I would say two things. One, very pragmatically, is of course to learn to write for the voice. And you only learn that by doing it. They come into the program with various degrees of experience- some of them have already written a lot of vocal music and so they already have a feeling for it, and for others it’s maybe the first time.  The second thing, which is even more interesting and harder to define is how to write for the theatre. Opera is a theatrical form. I always say to them, the music is part of the storytelling. Music often can tell us what a character is thinking. This is why when you look at the librettos of the really great operas, including great contemporary pieces, they’re always really short in order to give room to the music.

This has become a long-standing tradition at the faculty, running for well over 20 years. Have there been any highlights for you over that time?

I would say last year’s (The Massey Murder) because it was just such an interesting piece of Toronto history, and it seemed to be the right story for our time. Also, I loved working with Lori Dolloff and the UofT Women’s Chamber Choir (whose name was changed this year to UofT Chamber Choir). They were just fantastic and so involved.

Going back, I think of the piece we did called Prima Zombie. It was a zombie opera about musicologists digging up Nellie Melba and electrifying her. Besides the fact that it was just bizarre and silly, it was meant to be a parody of performance art, of trends and the new flavour of the month. In the piece, Zombie Nellie becomes a great success, but then she’s replaced by the next new thing. It was just so off-the-wall that it couldn’t help but be fun. I think the most fun thing about the rehearsals was- we never had the theremin until we actually went with the orchestra- while we were rehearsing Sandra always sang the theremin part, and that was just so much fun.

Maid & Master: The Massey Murder, 2020 – Saige Carlson


How will this process change this year to accommodate the current COVID restrictions?

I start thinking about what we might do in the new year, and then I actually write it in the summer. So, of course at the time I was thinking about it, that was exactly when we were all sent home and the plague came upon us. I thought right away, if we’re going to the anything it’s going to have to have social distancing built into it, which means no love story, nobody clawing at each other. Out of that came the idea of people in an environment who don’t want to get close to each other because they don’t trust each other. Later on, pragmatically, when we made the decision to film things, we thought this kind of odd thing will work very well to be filmed.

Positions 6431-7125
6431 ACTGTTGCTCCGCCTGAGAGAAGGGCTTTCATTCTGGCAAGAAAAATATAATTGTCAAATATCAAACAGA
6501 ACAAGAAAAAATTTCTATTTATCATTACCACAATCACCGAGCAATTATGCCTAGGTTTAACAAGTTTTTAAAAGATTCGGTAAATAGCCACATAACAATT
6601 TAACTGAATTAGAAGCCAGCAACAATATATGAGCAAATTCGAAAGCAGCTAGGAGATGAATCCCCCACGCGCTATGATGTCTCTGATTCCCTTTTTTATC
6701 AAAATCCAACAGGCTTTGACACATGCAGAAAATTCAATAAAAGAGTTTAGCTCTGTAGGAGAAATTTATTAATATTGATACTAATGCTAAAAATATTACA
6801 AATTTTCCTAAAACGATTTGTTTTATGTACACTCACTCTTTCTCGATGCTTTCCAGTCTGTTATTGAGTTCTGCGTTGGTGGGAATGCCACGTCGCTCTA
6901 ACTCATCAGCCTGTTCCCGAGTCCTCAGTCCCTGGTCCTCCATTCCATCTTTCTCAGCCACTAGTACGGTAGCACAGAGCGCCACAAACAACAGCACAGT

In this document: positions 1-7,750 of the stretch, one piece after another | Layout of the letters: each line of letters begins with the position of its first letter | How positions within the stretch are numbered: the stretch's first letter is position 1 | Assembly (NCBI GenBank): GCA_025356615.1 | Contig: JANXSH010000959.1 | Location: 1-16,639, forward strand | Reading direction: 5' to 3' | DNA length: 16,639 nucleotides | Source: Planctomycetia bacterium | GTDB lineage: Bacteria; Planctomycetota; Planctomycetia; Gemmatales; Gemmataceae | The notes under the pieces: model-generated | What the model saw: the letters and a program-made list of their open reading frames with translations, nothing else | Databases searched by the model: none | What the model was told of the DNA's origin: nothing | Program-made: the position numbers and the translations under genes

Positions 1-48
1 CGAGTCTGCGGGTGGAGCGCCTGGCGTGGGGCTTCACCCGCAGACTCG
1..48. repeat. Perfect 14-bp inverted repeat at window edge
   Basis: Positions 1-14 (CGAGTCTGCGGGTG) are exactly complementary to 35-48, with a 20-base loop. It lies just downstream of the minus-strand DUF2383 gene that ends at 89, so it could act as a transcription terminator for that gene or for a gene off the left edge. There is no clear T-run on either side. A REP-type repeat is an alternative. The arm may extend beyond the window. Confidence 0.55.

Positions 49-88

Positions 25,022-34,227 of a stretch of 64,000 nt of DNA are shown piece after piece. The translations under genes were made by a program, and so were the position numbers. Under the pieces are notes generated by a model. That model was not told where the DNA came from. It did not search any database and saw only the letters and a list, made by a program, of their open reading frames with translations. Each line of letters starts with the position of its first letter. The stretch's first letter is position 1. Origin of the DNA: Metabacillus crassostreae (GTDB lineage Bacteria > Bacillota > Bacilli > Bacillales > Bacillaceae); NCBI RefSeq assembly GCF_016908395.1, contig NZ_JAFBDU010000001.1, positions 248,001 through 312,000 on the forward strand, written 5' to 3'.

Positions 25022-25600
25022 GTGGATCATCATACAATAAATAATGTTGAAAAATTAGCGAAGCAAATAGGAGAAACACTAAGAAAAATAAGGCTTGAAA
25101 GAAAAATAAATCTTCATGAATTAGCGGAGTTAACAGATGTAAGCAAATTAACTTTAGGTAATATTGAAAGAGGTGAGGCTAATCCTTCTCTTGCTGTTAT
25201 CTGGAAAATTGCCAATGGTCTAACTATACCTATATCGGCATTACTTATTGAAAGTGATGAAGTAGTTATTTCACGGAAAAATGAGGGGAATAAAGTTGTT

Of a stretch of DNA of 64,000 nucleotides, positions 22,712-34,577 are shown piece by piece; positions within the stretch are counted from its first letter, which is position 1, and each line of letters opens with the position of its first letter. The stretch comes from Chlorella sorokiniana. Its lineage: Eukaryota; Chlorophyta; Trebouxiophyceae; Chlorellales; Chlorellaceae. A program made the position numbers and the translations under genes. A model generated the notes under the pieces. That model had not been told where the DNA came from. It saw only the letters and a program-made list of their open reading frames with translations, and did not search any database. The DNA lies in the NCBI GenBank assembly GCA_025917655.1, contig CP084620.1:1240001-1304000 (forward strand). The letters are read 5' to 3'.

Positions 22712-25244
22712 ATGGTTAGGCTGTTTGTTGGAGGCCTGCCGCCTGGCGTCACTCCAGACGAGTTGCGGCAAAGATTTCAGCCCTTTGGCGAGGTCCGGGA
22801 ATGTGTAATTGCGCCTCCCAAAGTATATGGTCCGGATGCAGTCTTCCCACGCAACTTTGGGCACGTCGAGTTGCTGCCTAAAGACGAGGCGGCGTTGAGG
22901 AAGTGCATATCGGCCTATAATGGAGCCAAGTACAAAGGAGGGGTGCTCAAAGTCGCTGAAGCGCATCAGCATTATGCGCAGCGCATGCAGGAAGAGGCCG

It will be filmed on the MacMillan stage in tiny little bits, just the way they make films, so we don’t have a lot of people on stage at any time and no one is close to each other. The composers who normally write for orchestra, this year they’re going to write for keyboard and one acoustic instrument. Three of them want to write for percussion and piano, and one of them wants to write for clarinet.

Would you give us a sneak peek into the premise of year’s show?

It’s a premise that’s not exactly completely original. This scenario has been used a number of times, most recently with an opera done at the Met two years ago, The Exterminating Angel. It’s about people trapped in a space, wondering how to get out, and sometimes they wonder how they got there. I think the best treatment of that kind of story is a play called No Exit by  Jean-Paul Sartre, and that really was my inspiration. But everyone was telling me about going to these things called Escape Rooms, so those two things kind of melted together. Plus, I was very much looking for some kind of scenario where people weren’t together, weren’t near each other, and where there was no traditional love story.

So, it’s an escape room, but not the kind you’re thinking of?

Exactly. In a way they’re trying to escape, so therein lies the pun.

Is there anything else you would like our readers to know?

I’m just thrilled that the program is still running. And I’m thrilled that over the years, of course this year we will have a virtual audience, but I’m so pleased that over the years we have built a real following for these things, it’s quite fantastic. Sometimes people come to these contemporary operas, and they don’t come to anything else. I’m not sure what conclusion to draw from that, but I think it’s really interesting.

To our newest members of the collective, congratulations, and we can’t wait to hear what you come up with!

Escape Room will be broadcast on Sunday, January 17th, 2021 at 2:30 pm.

Click here to find out more!